Within the next 30 years, there is a 72 percent chance an earthquake with a magnitude-6.7 will occur in the Bay Area.(Mike Koozmin/S.F. Examiner)

SFUSD unveils new earthquake curriculum

Earthquakes are part of the fabric of the landscape in the Bay Area, and that’s why we’re shaking things up with a new seventh grade science unit developed in partnership with the San Francisco Department of Emergency Management.

“Geoscience Processes and Earth’s Surface,” will explore many questions. How has the Earth’s surface changed over time? How does the type of ground under a building impact its safety during an earthquake? How can we use our knowledge of geoscience processes to mitigate the effects of earthquakes? How can we be prepared for major earthquakes ?

Within the next 30 years in the Bay Area, there is a 72 percent chance an earthquake with a magnitude-6.7 will occur.

A real-world problem

Students will work on group and individual projects in an attempt to solve  real world problems. They will have the opportunity to apply the conceptual understanding they gain through the class  and think like scientists and engineers.

In the final group  project, students will be asked to imagine they are building a new music venue in the San Francisco Bay Area, and present their recommendation for the best site to build it on.. This location should take into account soil and rock content, distance from plate boundaries, cost, and additional criteria of the group’s choice.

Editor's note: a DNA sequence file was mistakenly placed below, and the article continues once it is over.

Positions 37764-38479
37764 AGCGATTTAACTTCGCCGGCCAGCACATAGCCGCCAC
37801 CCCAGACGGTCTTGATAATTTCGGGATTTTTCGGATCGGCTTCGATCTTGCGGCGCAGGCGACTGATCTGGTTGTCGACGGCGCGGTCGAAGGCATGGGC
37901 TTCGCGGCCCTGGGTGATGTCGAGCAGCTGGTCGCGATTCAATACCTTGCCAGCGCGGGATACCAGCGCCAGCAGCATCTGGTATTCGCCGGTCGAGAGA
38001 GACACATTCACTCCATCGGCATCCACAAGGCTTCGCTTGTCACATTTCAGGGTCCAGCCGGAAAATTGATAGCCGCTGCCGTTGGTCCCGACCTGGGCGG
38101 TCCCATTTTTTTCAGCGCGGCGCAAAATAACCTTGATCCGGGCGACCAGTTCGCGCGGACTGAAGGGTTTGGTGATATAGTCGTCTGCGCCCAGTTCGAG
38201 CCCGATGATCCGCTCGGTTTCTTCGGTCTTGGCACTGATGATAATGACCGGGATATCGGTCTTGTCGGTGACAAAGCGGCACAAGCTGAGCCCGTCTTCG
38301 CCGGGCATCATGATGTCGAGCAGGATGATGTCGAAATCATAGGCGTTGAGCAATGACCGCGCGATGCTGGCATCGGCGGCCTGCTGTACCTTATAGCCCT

In the individual  final project, each student will write an Earthquake Mitigation Plan using what they learned in the unit. This document will describe additional ways to reduce the impact of earthquakes and/or use technology to monitor them. The Mitigation Plan project also integrates household emergency preparedness and earthquake safety education based on the San Francisco Department of Emergency Management’s emergency preparedness program.

Prepare with us

We’re committed not only to teaching important information to students, but to helping them understand why they’re learning about a particular topic. This curriculum is an excellent example of how we can make a scientific lesson apply directly to a student’s real-world experiences. And, it’s not just this science unit, all of our units are designed this way now that we have adopted the Next Generation Science Standards.

The Department of Emergency Management says they want to build a culture of preparedness. We want to be part of building that culture with our students but we can’t stop there. We adults need to be ready too.  

Do you have some earthquake  preparation to do? Check out www.sf72.org for lots of tips and inspiration.

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